Felix Schwarz on the 06 Dec 2014 at 13:21:34:

Even before #VATMOSS we needed to distinguish these cases to apply VAT correctly:

1) sales to Germany (where we’re based, and apply VAT)
2) sales to consumers in EU countries (and apply VAT)
3) sales to businesses in EU countries (and require a VAT ID, apply NO VAT)
4) sales to countries not in the EU (and apply NO VAT)

And then be able to proof to the tax authorities that we picked the right category for every purchase. At least that’s my personal understanding/interpretation of VAT law even prior to #VATMOSS.

We achieved this by:
1) requiring customers to enter their address
2) requiring the method of payment to match the country supplied with the address:
- So that f.ex. someone couldn’t enter his (valid) German address, but pick Switzerland as country to work around paying VAT. In which case we’d still be liable for paying VAT.
- You really want to do this to prevent fraudulent purchases with stolen identities, anyway. Enforcing this rule on credit card payments brought down our chargeback rate to 0.

In over 10 years, the share of people where address and method of payment didn’t match was way below 1% – and caught mostly people who wanted to avoid paying VAT (possibly illegally, and at our expense). So, if our experience is any indicator, this is not something to worry about too much. (I’ve linked our store – which should not need any changes to its design to comply with #VATMOSS – for this blog post. I’ve invested months to make it as simple and customer friendly as possible.)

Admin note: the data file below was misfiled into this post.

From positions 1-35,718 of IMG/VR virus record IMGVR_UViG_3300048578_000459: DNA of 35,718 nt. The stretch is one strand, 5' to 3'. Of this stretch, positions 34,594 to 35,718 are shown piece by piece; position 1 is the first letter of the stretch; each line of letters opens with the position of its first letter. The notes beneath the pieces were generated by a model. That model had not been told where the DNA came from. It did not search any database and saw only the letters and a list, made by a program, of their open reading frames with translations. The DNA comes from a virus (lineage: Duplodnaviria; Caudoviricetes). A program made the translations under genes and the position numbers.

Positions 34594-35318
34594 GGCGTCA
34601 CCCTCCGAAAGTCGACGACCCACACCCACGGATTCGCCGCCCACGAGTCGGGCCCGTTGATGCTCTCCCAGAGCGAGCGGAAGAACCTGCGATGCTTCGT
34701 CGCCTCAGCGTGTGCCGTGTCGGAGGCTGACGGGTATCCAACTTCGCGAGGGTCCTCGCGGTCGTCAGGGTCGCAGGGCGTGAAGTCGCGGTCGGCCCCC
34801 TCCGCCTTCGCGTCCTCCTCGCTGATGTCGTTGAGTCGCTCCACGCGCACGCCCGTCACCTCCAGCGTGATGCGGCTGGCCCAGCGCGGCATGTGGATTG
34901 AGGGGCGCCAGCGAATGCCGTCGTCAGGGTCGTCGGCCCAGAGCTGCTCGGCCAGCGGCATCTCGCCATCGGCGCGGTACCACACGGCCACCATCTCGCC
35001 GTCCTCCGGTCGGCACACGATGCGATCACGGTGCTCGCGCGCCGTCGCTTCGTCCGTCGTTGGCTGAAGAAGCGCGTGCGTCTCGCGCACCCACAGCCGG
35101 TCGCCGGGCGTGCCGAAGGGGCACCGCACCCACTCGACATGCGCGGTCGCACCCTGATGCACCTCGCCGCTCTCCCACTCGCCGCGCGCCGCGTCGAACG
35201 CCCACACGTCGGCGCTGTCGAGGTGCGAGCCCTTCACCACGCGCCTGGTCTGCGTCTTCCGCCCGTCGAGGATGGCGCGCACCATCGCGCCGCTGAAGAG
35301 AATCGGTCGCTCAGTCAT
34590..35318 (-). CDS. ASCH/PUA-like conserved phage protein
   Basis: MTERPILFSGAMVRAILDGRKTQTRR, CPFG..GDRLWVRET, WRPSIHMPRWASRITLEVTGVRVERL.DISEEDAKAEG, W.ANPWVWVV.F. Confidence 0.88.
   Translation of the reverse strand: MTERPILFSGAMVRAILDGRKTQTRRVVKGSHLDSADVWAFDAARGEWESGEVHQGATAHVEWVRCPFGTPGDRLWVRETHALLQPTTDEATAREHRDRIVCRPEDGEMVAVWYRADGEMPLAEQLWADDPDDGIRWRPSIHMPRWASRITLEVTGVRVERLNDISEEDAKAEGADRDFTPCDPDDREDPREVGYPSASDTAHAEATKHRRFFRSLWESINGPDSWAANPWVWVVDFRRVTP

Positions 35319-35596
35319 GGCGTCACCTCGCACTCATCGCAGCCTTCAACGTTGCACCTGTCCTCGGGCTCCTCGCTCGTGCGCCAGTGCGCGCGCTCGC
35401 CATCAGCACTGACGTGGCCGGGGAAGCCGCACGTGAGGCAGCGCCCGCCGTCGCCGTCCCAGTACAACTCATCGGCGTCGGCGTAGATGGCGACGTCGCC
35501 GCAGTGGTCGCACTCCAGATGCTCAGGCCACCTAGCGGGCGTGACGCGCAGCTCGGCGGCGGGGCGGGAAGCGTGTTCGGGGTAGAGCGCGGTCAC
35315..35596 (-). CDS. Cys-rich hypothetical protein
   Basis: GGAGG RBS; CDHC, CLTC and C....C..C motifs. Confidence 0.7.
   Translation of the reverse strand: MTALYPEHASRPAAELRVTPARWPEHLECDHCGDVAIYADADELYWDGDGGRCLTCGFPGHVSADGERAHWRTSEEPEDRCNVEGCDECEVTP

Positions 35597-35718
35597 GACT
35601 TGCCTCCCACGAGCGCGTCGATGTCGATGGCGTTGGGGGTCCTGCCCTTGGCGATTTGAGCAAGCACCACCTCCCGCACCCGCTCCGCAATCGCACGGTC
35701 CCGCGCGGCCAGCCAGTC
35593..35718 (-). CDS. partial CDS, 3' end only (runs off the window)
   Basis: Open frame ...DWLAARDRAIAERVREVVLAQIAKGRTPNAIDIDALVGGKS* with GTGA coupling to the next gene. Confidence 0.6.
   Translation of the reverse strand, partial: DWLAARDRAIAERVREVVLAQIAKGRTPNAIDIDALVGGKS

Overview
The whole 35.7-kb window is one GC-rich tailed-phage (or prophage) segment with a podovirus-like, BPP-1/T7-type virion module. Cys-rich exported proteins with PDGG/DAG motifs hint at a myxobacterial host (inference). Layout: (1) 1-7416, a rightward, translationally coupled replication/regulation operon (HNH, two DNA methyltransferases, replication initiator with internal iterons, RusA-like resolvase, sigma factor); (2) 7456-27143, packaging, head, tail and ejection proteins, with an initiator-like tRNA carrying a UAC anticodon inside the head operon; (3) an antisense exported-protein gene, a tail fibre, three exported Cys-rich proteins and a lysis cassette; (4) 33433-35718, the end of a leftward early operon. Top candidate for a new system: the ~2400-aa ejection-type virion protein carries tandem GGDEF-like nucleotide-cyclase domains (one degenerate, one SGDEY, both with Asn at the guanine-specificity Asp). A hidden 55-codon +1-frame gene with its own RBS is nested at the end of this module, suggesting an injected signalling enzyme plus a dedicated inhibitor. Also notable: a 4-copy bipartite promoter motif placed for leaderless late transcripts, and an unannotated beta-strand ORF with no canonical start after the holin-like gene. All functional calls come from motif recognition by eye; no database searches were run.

What really worries me is:
- how to keep track of VAT rates (the best resource I’ve found so far is which lists VAT rates for 2015 – and should also list upcoming changes)

- different requirements towards the design of an invoice – or whether an invoice is even needs to be issued (

- the complete lack of dependable resources. The EU Commission sold this as “simplification” and “leveling the playing field” – both of which strike me as wrong. If they wanted to make things simple and level the playing field, they should have agreed to a small, easy to understand set of rules to apply to these sort of transactions. Instead they now expose every merchant to the VAT laws of 28 countries – and expect them to master them from day 1.

Kattar on the 13 Dec 2014 at 06:22:45:

Terry – I just checked Milos site. He is using ClickBank